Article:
« Reply #2 on: March 28, 2018, 10:12:56 AM »
Hi there, Thank you for your input Lizzi. Great rule of thumb, I was not looking at it in that perspective.
Quote
There's the old rule of thumb that your house should cost no more than two and a-half times your income
 

I also forgot to mention that someone else will be contributing($800) to the monthly rent for this property so that would alleviate some of the burden.

robartsd

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Re: First Post, Evaluate Mortgage Pre-Approval options
« Reply #3 on: March 28, 2018, 10:33:36 AM »
Remember that the property tax, homeowners insurance, and HOA are all being estimated here and can change over time (but should be the same for either loan estimate).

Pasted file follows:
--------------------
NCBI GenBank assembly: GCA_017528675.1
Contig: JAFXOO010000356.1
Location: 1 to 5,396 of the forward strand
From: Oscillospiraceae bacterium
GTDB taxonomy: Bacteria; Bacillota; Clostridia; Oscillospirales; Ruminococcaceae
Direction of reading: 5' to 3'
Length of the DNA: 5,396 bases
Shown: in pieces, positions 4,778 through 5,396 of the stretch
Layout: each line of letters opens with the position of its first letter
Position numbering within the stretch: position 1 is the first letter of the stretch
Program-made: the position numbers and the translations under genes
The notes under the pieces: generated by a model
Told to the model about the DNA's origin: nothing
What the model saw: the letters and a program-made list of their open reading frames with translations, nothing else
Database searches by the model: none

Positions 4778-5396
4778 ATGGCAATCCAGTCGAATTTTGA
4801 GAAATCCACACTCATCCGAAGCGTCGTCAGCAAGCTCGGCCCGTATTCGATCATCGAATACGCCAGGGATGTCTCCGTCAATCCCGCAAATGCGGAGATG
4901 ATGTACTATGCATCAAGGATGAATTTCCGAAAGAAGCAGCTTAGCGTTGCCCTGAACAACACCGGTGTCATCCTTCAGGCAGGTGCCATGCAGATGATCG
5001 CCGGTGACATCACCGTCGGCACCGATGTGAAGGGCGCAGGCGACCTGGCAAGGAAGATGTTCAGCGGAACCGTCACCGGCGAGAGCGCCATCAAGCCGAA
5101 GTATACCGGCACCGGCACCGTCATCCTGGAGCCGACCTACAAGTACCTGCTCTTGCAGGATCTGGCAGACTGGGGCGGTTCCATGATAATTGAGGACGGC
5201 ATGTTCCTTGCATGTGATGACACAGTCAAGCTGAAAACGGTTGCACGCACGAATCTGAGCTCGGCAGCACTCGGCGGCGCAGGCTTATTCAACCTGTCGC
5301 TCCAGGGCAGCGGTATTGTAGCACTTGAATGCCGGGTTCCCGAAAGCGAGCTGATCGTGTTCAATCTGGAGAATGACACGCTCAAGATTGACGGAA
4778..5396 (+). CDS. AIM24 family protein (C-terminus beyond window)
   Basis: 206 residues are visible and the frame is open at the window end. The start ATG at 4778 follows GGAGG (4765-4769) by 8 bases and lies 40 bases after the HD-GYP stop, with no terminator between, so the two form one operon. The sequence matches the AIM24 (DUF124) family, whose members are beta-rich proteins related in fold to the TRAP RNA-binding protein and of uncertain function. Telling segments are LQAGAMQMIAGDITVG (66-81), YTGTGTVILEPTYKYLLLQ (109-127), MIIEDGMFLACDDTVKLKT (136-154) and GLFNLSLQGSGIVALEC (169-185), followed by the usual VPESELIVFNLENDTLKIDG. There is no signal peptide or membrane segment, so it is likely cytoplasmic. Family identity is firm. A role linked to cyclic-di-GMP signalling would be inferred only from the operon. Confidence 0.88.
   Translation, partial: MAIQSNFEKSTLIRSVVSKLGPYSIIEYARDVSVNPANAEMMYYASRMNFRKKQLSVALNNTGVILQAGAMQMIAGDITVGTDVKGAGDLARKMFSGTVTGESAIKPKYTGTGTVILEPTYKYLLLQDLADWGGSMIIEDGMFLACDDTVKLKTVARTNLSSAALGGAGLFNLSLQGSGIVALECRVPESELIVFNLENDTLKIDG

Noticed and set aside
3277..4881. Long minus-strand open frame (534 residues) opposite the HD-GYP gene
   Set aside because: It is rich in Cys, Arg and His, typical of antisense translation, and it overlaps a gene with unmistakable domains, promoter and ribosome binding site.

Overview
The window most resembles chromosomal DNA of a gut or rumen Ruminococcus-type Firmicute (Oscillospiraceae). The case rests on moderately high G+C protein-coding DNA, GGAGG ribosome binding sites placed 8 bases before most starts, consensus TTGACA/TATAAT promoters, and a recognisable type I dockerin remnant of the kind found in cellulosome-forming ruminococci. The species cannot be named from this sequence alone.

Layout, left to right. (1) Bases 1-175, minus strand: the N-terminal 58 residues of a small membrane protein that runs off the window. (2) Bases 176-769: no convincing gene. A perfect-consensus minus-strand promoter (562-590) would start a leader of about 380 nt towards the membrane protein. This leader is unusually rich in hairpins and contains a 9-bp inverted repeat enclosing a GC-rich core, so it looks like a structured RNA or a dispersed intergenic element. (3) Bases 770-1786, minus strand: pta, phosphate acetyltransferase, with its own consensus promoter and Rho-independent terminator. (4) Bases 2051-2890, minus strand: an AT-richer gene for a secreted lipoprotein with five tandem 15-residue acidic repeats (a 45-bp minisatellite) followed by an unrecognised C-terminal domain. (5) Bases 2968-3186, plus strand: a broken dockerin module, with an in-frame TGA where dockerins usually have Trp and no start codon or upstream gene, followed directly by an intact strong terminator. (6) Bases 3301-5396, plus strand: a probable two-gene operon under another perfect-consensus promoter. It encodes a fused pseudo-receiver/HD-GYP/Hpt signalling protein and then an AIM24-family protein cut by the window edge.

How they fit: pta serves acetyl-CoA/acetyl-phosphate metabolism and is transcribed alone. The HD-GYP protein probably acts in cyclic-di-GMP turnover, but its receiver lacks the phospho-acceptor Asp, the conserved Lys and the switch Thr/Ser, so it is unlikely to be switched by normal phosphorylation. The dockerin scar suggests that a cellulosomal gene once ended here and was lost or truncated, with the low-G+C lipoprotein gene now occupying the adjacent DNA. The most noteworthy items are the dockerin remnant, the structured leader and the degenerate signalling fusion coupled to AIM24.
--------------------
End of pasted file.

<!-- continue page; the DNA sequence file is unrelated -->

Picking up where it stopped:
While the conventional has a higher rate, it looks like it also has a lower mortgage insurance option (the only part of the taxes and maintenance line that should differ between the estimates) leading to the ~$50 lower total monthly payment for the conventional loan in spite of the slightly lower down payment. I believe FHA mortgage insurance is always for the life of the loan, but conventional loan mortgage insurance can often be cancelled after the loan balance falls bellow 78% of the purchase price (you might want to check the details on this). I can't see any reason to choose this FHA loan over this conventional loan; but there could be other closing costs differences that are not shown on these estimates.

frugaliknowit

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Re: First Post, Evaluate Mortgage Pre-Approval options
« Reply #4 on: March 28, 2018, 11:15:43 AM »